WASHINGTON — The Government Accountability Office has dismissed Lockheed Martin’s protest of the US Army’s decision to award Oshkosh a contract to build its Humvee replacement, the GAO announced Tuesday.
The GAO dismissed Lockheed’s protest because the company on Dec. 11 decided to file a “Notice of Post-Award Bid Protest” with the US Court of Federal Claims. The company will file its official protest on Dec. 17, according to the GAO.
“Our office will not decide a protest where the matter involved is subject of litigation before a court of competent jurisdiction,” the GAO wrote in its decision. “Based on Lockheed’s submission of its Notice to the US Court of Federal Claims stating its intent to file a protest with the court involving the same subject matter as the protests pending our Office, we are closing our files without further action.”
According to a source with knowledge of the procedures, it is uncommon for a company to file with the court close to a GAO protest decision. The GAO was due to make a decision no later than Dec. 17.
Lockheed Martin filed its protest Sept. 8. The company said in a statement at the time: "Lockheed Martin does not take protests lightly, but we are protesting to address our concerns regarding the evaluation of Lockheed Martin's offer." It added: "We firmly believe we offered the most capable and affordable solution for the program."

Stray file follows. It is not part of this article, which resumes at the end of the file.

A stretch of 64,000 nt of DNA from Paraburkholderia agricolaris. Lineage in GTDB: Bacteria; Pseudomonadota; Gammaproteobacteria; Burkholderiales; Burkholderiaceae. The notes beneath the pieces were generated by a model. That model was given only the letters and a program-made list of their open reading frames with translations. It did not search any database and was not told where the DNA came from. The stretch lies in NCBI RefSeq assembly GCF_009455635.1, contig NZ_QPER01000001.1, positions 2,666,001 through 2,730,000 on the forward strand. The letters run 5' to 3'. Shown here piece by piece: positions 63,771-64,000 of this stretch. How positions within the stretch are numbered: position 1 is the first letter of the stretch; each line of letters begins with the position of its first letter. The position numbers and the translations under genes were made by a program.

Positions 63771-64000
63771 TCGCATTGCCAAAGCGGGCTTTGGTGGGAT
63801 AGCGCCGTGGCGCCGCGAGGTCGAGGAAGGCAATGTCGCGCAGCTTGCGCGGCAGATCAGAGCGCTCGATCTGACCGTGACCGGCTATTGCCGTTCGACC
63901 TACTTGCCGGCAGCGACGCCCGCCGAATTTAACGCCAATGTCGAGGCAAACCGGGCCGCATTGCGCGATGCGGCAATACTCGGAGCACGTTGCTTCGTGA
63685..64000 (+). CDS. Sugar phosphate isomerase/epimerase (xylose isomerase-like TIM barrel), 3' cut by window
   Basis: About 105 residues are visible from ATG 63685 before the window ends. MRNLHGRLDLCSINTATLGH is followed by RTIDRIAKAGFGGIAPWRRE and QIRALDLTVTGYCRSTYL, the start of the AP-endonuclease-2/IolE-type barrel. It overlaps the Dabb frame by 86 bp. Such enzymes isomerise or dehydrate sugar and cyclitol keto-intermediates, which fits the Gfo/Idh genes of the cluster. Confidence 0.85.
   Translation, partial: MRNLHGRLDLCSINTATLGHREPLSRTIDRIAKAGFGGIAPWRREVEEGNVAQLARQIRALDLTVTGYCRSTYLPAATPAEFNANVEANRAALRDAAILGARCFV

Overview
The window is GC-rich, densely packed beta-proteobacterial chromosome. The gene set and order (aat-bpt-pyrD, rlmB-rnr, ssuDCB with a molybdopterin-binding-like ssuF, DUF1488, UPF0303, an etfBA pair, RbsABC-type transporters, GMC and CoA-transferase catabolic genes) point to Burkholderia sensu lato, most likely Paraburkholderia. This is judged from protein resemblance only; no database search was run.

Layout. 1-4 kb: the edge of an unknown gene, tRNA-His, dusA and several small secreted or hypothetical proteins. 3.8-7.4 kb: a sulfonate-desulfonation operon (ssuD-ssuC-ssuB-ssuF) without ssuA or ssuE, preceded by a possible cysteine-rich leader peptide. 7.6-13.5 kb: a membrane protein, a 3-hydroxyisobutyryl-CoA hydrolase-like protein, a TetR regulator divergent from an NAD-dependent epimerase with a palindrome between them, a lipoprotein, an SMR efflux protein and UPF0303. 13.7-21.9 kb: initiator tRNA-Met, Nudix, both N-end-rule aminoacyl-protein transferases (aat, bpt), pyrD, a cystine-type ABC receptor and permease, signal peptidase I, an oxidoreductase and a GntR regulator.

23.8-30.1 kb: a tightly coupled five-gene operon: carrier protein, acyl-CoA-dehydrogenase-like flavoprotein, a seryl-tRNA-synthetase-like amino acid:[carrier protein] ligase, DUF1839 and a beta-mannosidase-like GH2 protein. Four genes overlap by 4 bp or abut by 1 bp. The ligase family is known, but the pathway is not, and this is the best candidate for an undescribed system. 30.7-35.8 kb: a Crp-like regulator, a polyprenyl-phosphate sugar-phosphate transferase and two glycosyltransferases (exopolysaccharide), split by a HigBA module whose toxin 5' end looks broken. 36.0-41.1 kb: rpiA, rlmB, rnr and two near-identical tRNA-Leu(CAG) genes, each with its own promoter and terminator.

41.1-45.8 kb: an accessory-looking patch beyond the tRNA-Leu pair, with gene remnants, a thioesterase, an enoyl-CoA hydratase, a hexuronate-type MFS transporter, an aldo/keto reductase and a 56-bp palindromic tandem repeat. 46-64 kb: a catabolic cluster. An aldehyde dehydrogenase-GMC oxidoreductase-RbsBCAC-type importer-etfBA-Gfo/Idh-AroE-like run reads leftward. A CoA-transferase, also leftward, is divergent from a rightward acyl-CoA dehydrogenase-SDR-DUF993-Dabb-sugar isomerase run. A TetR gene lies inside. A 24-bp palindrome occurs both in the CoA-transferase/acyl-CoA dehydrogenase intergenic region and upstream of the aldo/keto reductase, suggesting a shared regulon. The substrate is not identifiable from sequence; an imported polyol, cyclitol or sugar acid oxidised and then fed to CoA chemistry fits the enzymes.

Oshkosh beat out Humvee-maker AM General and Lockheed for the $6.7 billion low-rate initial production contract award to build 16,901 vehicles, but the entire contract is expected to be worth up to $30 billion.
AM General, which submitted its Blast Resistant Vehicle – Offroad as its bid has decided not to file a protest with the GAO.
"AM General continues to believe that the BRV-O was the right choice for JLTV. However, we believe a protest would ultimately result in a distraction from our current growth business areas, including meeting the significant current and future needs of our customers in the United States and around the world."
Lockheed Martin said Tuesday it could not discuss the GAO decision at the moment.
Oshkosh also announced today following the GAO protest dismissal that the US Army Tank-automotive and Armaments Command (TACOM) Life Cycle Management Command had directed the company to resume work on the JLTV production contract.
“We are pleased that the JLTV production contract, awarded to Oshkosh in August, is now moving forward to deliver the world’s most capable light tactical vehicle,” retired Army Maj. Gen. John Urias, Oshkosh Defense’s executive vice president, said Tuesday in a statement.
“The Army conducted a thorough, methodical procurement including exhaustive testing and evaluation to ensure our troops get the best vehicle,” Urias said.
According to an industry source, when Lockheed files its official protest with the court it could also file an injunction to stop work.